No Slivers Here

February 5, 2009

Classic Sandwich Bread

Filed under: Bread — Tags: — bettylou79 @ 1:53 pm

When I made my resolution to learn to how to make bread and also to not be scared of the process I actually came up with a list of different kinds of bread that I wanted to try.  So far I’ve made French Bread, Garlic Knots and now Classic Sandwich Bread.  I bet you’re dying to know what else was on that list but I’ll keep it to myself for now!

In an effort to save some money (aren’t we all trying to do that!!) I decided to try my hand at sandwich bread.  I deemed this bread quite successful!  I couldn’t blog about it without testing it first, even if it is 9:00 at night and I’m going to bed in an hour our so!  I sampled the bread with some butter and that was all.  It was delicious, quite honestly I was doing a little dance as I ate it!  Does anyone else do that?  I can’t wait for my husband to sample the bread when he gets home from work!  My favorite part of the bread was the crust.  It was crunchy and didn’t have that almost burnt taste that some store bought bread has.  I wish that this bread would have made more than one loaf so I could freeze it but I’ll probably just double the recipe next time.

I found this recipe on the King Arthur Flour website.  That is becoming my go to site for good bread recipes!  I also checked out 4 cookbooks from the Library and 2 of them are King Arthur Flour cookbooks.  I can’t wait to dive into them!

On a side note, those of you who are staying away from bread baking because you don’t have a stand mixer should give bread making a try!  I don’t have a stand mixer either (sad!!) but I do have a hand mixer with dough hook attachments (they look like cork screw curly Q’s).  That attachment has worked just fine.  I can knead by hand with the best of them!  Good luck!

Enjoy!

100_3579

Classic Sandwich Bread

source: King Arthur Flour

Ingredients:

3 cups King Arthur Unbleached All-Purpose Flour*
1/2 cup milk (skim, 1%, 2% or whole, your choice)**
1/2 to 2/3 cup hot water, enough to make a soft, smooth dough**
4 tablespoons (1/2 stick) melted butter, margarine or vegetable oil
2 tablespoons sugar
1 1/4 teaspoons salt
1 packet active dry yeast dissolved in 1 tablespoon warm water OR 2 teaspoons instant yeast

*For added whole-grain goodness, substitute great-tasting King Arthur 100% White Whole Wheat Flour for up to half of the all-purpose flour in this recipe.

**Mix the cold-from-the-refrigerator milk with 1/2 cup of the hot-from-the-tap water to make a lukewarm combination.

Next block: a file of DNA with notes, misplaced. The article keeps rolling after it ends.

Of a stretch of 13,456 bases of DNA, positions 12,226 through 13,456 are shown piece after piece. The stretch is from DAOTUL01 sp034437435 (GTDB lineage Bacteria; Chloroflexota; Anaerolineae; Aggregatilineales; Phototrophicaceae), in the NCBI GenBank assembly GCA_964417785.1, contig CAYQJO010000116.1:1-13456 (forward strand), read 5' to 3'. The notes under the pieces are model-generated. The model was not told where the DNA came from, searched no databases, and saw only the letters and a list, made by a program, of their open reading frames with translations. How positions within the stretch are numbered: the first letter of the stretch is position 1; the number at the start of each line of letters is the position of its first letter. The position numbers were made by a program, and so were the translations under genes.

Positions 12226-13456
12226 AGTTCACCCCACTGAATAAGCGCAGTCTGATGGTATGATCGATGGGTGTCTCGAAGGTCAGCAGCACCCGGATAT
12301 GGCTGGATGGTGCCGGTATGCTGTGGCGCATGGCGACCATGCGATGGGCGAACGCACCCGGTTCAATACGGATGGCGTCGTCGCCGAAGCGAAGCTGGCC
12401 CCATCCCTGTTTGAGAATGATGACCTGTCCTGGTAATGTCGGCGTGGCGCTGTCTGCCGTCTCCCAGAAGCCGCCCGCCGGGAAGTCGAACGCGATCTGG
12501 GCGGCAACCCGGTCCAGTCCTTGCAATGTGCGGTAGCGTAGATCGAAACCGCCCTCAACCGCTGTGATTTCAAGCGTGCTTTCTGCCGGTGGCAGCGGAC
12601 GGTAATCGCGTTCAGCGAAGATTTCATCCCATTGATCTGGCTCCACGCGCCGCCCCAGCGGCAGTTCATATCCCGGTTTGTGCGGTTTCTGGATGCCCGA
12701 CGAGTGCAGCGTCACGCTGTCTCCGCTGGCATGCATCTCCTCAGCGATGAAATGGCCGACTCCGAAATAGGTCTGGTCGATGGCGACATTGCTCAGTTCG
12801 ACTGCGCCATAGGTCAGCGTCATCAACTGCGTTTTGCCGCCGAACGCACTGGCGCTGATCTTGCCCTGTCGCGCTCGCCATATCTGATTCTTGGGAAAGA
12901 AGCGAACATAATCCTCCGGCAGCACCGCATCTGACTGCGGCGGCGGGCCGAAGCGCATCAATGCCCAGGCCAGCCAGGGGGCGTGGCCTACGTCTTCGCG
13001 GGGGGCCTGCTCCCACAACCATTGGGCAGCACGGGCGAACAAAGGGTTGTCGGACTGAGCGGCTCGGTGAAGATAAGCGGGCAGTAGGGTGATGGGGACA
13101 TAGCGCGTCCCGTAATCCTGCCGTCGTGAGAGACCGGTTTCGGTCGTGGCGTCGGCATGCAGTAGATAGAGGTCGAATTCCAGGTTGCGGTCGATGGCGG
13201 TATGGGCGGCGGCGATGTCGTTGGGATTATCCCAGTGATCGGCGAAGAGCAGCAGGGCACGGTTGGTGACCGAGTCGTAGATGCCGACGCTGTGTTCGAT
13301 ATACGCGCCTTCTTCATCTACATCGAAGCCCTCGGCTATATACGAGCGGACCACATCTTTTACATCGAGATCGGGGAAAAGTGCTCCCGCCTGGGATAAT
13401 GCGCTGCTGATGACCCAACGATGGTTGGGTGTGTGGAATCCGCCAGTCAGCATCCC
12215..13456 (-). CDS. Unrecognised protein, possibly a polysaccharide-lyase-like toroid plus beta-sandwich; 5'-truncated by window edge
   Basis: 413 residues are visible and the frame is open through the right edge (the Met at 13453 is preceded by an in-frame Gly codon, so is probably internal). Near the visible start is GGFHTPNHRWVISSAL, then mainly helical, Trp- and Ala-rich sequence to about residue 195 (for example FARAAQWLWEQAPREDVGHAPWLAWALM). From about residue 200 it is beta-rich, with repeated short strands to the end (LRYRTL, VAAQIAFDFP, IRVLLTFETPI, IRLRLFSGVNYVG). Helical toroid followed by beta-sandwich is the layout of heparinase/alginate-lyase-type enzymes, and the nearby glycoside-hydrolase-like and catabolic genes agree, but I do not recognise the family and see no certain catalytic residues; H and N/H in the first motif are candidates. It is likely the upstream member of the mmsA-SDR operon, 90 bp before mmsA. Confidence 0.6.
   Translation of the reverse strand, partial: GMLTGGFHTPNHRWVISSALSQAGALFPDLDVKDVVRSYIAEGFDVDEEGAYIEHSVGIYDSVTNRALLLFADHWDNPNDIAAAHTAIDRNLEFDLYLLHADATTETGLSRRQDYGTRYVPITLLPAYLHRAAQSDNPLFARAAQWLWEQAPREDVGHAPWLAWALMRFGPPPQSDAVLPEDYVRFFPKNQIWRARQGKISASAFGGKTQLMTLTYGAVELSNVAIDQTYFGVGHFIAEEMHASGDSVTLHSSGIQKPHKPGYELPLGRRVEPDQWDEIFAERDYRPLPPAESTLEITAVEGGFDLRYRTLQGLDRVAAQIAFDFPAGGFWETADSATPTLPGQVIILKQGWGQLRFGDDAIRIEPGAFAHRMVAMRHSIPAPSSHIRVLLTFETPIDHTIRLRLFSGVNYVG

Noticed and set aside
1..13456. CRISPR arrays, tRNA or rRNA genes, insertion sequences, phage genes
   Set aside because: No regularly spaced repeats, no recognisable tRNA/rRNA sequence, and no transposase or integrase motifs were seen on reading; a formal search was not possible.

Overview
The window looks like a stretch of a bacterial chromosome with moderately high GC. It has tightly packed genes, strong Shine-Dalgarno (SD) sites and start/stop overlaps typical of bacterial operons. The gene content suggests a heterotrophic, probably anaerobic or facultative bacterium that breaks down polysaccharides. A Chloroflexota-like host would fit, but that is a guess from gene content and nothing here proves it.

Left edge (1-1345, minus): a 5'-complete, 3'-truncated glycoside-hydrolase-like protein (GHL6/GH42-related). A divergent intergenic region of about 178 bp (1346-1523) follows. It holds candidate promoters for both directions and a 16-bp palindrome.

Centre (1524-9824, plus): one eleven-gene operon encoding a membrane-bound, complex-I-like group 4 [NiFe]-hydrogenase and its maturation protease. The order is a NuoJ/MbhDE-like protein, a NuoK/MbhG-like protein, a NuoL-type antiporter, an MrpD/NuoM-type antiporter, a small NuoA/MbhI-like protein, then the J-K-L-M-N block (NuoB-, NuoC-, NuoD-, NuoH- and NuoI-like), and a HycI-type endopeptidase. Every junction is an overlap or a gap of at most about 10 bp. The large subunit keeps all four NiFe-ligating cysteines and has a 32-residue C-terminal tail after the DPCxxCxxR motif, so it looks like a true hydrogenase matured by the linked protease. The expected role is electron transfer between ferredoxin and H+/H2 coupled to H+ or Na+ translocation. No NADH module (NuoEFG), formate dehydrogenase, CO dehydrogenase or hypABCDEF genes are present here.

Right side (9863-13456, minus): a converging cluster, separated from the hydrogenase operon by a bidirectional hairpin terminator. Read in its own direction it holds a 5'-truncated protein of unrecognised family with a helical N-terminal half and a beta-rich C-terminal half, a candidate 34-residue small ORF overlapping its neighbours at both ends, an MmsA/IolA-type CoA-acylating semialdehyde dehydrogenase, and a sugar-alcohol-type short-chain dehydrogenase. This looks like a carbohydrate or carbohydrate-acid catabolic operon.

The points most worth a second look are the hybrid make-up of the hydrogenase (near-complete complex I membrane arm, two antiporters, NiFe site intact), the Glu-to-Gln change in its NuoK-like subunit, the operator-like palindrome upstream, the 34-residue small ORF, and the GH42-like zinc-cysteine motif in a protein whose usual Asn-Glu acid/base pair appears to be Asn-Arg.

Mixing: In a large bowl, combine all of the ingredients and stir till the dough starts to leave the sides of the bowl. Transfer the dough to a lightly greased surface, oil your hands, and knead it for 6 to 8 minutes, or until it begins to become smooth and supple. (You may also knead this dough in an electric mixer or food processor, or in a bread machine set to the dough or manual cycle). Transfer the dough to a lightly greased bowl, cover the bowl, and allow the dough to rise till puffy though not necessarily doubled in bulk, about 60 minutes, depending on the warmth of your kitchen.

Shaping: Transfer the dough to a lightly oiled work surface, and shape it into an 8-inch log. Place the log in a lightly greased 8 1/2 x 4 1/2-inch loaf pan, cover the pan loosely with lightly greased plastic wrap, and allow the bread to rise for about 60 minutes, until it’s domed about 1 inch above the edge of the pan. A finger pressed into the dough should leave a mark that rebounds slowly.

Baking: Bake the bread in a preheated 350°F oven for about 35 minutes, until it’s light golden brown. Test it for doneness by removing it from the pan and thumping it on the bottom (it should sound hollow), or by measuring its interior temperature with an instant-read thermometer (it should register 190°F at the center of the loaf). Remove the bread from the oven, and cool it on a wire rack before slicing. Store the bread in a plastic bag at room temperature. Yield: 1 loaf.

100_3580

Advertisements

2 Comments »

  1. I love homemade bread, but I can never slice it the same way they do at the stores, so I avoid sandwich breads. Yours looks great though!

    Comment by gaga — February 5, 2009 @ 2:47 pm

  2. Oooh – this recipe looks great and I think I may just bake some bread this weekend!

    Comment by Joelen — February 5, 2009 @ 10:13 pm


RSS feed for comments on this post. TrackBack URI

Leave a Reply

Fill in your details below or click an icon to log in:

WordPress.com Logo

You are commenting using your WordPress.com account. Log Out / Change )

Twitter picture

You are commenting using your Twitter account. Log Out / Change )

Facebook photo

You are commenting using your Facebook account. Log Out / Change )

Google+ photo

You are commenting using your Google+ account. Log Out / Change )

Connecting to %s

Blog at WordPress.com.

%d bloggers like this: